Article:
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New post Updated on: 19 Aug 2016, 21:21
forevertfc wrote:
BazingAu wrote:
KiwiCandidate wrote:
"BTW, you can't change your nationality. Do you mean your country of residence? Your nationality is what you are born with".

That's not true entirely true. I know many people that are duel citizens and I myself hold three citizenship's and passports (New Zealand, US, UK). Many countries allow you to gain citizenship after being a resident for a certain amount of time and meeting certain qualifications. Canada is on of these countries.


Nationality, as it is used in the US, does not mean citizenship. Nationality means literally where you were born. I am a US citizen (naturalized since I was an infant), but I was born in Hong Kong. My nationality is considered Chinese or Hong Kong-ese (pre merger), despite my citizenship being US.


That's odd - learn something new everyday.

I'm a Canadian citizen but was not born in Canada. On my passport, my nationality is listed as Canadian.


You can definitely have multiple nationalities. I have three, and am a citizen of three countries. I have had all three passports since I was a year old. Nationality can either mean belonging to a particular nation (legal status) or ethnic group.

Although, it seems a bit dishonest to use your newly acquired Canadian citizenship just to boost your chances of being accepted into a program. :o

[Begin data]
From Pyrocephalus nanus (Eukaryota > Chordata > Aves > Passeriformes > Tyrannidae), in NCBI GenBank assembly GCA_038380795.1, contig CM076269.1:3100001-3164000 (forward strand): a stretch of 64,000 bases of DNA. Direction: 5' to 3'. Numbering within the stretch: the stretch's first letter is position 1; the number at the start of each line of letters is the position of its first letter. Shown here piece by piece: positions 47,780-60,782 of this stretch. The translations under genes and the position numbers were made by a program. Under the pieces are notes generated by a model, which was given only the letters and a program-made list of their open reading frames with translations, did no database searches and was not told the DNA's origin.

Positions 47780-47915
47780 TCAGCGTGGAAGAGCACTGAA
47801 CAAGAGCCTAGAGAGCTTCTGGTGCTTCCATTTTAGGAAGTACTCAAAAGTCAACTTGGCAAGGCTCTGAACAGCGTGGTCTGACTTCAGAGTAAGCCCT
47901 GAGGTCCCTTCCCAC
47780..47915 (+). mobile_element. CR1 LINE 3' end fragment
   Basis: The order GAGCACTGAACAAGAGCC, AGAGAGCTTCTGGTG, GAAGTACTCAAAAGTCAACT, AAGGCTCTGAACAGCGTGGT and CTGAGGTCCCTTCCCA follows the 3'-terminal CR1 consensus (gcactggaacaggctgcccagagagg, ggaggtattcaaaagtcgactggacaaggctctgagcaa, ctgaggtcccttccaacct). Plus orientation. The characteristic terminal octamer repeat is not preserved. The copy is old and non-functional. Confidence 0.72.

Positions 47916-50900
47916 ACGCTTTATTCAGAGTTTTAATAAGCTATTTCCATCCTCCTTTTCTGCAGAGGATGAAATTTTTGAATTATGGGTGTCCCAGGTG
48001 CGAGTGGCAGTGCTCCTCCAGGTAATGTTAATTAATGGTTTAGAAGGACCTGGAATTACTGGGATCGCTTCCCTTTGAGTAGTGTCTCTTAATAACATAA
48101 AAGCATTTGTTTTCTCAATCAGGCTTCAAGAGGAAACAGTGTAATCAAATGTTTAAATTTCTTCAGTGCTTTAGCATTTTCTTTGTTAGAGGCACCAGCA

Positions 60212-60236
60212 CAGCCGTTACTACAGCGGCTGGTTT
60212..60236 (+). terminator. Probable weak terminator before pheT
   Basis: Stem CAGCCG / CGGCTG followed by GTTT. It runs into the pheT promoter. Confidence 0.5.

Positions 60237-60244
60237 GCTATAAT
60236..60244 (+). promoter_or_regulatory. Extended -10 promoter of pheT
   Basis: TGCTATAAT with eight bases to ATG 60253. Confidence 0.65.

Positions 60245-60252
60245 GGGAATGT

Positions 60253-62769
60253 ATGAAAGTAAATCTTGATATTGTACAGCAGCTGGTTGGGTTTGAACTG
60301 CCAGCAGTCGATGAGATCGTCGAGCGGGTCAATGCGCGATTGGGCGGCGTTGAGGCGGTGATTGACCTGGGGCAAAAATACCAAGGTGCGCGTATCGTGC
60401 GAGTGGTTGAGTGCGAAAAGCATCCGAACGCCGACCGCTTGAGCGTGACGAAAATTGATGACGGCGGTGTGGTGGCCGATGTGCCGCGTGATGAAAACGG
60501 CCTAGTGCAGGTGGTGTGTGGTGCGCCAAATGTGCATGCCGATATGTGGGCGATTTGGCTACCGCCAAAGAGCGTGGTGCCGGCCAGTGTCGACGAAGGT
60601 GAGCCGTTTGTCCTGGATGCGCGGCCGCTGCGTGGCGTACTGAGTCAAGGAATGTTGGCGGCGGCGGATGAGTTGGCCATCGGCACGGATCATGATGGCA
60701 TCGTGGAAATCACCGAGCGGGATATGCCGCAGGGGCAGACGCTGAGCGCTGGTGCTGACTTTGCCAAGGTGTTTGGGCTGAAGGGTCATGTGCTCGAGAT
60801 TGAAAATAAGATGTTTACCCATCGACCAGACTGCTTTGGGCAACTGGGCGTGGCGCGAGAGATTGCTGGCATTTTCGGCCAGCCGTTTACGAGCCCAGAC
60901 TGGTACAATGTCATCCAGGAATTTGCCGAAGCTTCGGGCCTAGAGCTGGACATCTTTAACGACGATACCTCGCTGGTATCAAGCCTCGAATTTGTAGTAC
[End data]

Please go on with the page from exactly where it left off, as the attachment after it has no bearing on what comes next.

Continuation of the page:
Originally posted by Delilah777 on 16 Jan 2015, 08:53.
Last edited by Delilah777 on 19 Aug 2016, 21:21, edited 1 time in total.
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Re: INSEAD offer vs Apply R2 to HBS, Kellogg, Booth, Yale, Duke  [#permalink]

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New post 18 Jan 2015, 10:06
yea, what he said about nationalities is incorrect even as used in the US. If your a dual citizen you can pretty much choose your nationality...that's the whole point. Note, being born in France does not make you a French national automatically, neither does it do so in the UK... the US is one of the few countries that grant automatic citizenship to people born here.


anyway, to address the OP question.. I'd go with insead...simply because you want to work outside the US after school and they have great placements. There's nothing from the results of your R1 apps that say you have a great chance at HBS/Kellogg/Booth.

Unless you just feel like rolling the dice.

forevertfc wrote:
BazingAu wrote:
KiwiCandidate wrote:
"BTW, you can't change your nationality. Do you mean your country of residence? Your nationality is what you are born with".

That's not true entirely true. I know many people that are duel citizens and I myself hold three citizenship's and passports (New Zealand, US, UK). Many countries allow you to gain citizenship after being a resident for a certain amount of time and meeting certain qualifications. Canada is on of these countries.


Nationality, as it is used in the US, does not mean citizenship. Nationality means literally where you were born. I am a US citizen (naturalized since I was an infant), but I was born in Hong Kong. My nationality is considered Chinese or Hong Kong-ese (pre merger), despite my citizenship being US.


That's odd - learn something new everyday.

I'm a Canadian citizen but was not born in Canada. On my passport, my nationality is listed as Canadian.
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Re: INSEAD offer vs Apply R2 to HBS, Kellogg, Booth, Yale, Duke   [#permalink] 18 Jan 2015, 10:06

INSEAD offer vs Apply R2 to HBS, Kellogg, Booth, Yale, Duke